Slap bang in the middle of that lot:
My daughter Millie: “Can I have an ice cream?”
My wife Jen: “I need a wee.”
From my poetry blog.
Dog Days pockets of dereliction the dog days of July hanks of grass and shaggy-maned stalks who can deny the sapping sun at its highest point lording over our genuflecting straw gods in the square in the shade of a spreading elm the fatigue of noon-day workers ©AndrewJamesMurray
I travelled into Manchester on a warm and stuffy bus, the heat only adding to my lethargy. I’d had only four hours sleep due to the late arrival of the student due to stay with us. (Don’t ask. No really- don’t ask! My WordPress word count couldn’t take it.)
After delivering him safely to the academy I called for a quick early lunch at the food court in the Arndale Centre. Sporting different stalls offering food from many different countries, I opted for a halloumi pitta from Zorba’s.
Don’t worry this isn’t a food post, I’m not that kind of blogger.
I took a table and began to eat while reading the book I was currently in the middle of, maybe not a good idea whilst making a mess of myself with yoghurt sauce. A voice reached me from a neighbouring table: “Do you like Greek writers?”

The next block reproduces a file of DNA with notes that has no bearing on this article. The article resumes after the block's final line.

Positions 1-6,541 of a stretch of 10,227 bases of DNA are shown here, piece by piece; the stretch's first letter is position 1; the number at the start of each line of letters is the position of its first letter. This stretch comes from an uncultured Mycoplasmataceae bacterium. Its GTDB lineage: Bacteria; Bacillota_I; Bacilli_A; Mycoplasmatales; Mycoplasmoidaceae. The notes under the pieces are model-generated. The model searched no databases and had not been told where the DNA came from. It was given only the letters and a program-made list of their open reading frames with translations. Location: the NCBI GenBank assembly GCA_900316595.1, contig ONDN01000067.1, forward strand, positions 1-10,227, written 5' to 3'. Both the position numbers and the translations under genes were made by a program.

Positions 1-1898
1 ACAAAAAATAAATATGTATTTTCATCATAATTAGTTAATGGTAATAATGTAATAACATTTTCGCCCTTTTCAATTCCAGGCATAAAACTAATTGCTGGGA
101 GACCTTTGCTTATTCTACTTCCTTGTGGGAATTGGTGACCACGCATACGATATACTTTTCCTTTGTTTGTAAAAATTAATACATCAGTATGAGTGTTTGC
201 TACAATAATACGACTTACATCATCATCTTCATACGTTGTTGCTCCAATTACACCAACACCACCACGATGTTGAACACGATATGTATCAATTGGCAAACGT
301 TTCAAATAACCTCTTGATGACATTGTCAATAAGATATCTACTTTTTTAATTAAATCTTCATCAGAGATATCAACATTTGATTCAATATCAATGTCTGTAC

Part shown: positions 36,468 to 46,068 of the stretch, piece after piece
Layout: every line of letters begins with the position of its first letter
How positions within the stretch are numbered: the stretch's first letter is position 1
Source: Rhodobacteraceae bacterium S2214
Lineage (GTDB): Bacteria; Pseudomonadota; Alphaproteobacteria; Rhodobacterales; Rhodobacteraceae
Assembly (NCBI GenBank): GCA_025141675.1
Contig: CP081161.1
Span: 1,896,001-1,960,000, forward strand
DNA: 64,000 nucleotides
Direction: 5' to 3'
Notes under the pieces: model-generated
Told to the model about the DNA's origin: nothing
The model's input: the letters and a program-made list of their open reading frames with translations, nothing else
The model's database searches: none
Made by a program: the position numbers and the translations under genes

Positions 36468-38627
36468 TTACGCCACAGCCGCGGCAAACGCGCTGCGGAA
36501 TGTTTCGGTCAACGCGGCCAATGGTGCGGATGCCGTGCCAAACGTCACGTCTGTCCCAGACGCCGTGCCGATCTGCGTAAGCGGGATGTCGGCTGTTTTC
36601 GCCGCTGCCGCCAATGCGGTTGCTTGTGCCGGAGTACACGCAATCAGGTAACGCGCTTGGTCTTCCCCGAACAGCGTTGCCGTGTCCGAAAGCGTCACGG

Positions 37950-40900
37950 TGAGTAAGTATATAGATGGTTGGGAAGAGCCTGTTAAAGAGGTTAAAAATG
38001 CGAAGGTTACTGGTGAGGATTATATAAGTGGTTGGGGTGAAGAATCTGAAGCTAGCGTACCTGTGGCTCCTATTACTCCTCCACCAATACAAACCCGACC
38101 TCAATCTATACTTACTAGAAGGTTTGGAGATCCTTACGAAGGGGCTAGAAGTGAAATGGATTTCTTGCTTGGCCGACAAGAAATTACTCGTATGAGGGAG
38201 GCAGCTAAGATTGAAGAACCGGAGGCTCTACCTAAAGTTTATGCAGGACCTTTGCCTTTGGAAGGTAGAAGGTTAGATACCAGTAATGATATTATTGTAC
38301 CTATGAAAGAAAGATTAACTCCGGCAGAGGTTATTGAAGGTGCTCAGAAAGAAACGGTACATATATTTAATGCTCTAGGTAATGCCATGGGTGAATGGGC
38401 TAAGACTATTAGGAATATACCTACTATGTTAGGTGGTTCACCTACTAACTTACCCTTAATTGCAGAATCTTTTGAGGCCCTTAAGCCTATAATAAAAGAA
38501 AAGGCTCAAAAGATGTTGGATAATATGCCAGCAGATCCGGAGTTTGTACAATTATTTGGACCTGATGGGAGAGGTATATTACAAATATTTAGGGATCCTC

I looked across to him whilst frantically dabbing at my chin with a napkin. He did indeed look Greek, but I don’t think he was one of Zorba’s workers. Perhaps an expat with a craving for home cooking.
Emboldened by the name of the food stall, I replied “I’ve read most things by Nikos Kazantzakis.”
“He is Cretan.”
I conceded that he was, and that I’d actually seen the author’s grave in Heraklion.
“Crete is not Greece,” my neighbour said firmly. And then he glanced down at my plastic tray. “And halloumi is not meat.”
You had to hand it to the guy, he certainly knew his stuff. Again I conceded the point, and briefly considered asking him for both author recommendations and favoured meat dishes but decided to cut and run. For no doubt English would not be Greek and my wife’s cooking would not be his Mother’s.
I packed both my book and lunch into my backpack and said a hasty goodbye, bus to catch and all that, making my escape through the adjacent indoor fish market. As usual with the fish market it is your sense of smell that registers before your sense of sight, but then Conga eels, live mussels and all types of fish parts catch your eye, including, at the end of the display, a sign for Cod Flaps.
Cod flaps? What part of a fish could that be?
From my poetry blog.
Ocean With an ardent longing, sending her mating call over corpulent dune to my sand-sprinkled raptures, wildly adoring her untameable passion but knowing my place; walking these ravaged islands, carrying the frantic coupling in my bedchamber, alone, tasting the salty spume still, her lingering kisses an invitation to slip beneath her surface, sighing. ©AndrewJamesMurray
It’s been officially declared as the driest June in the history of mankind.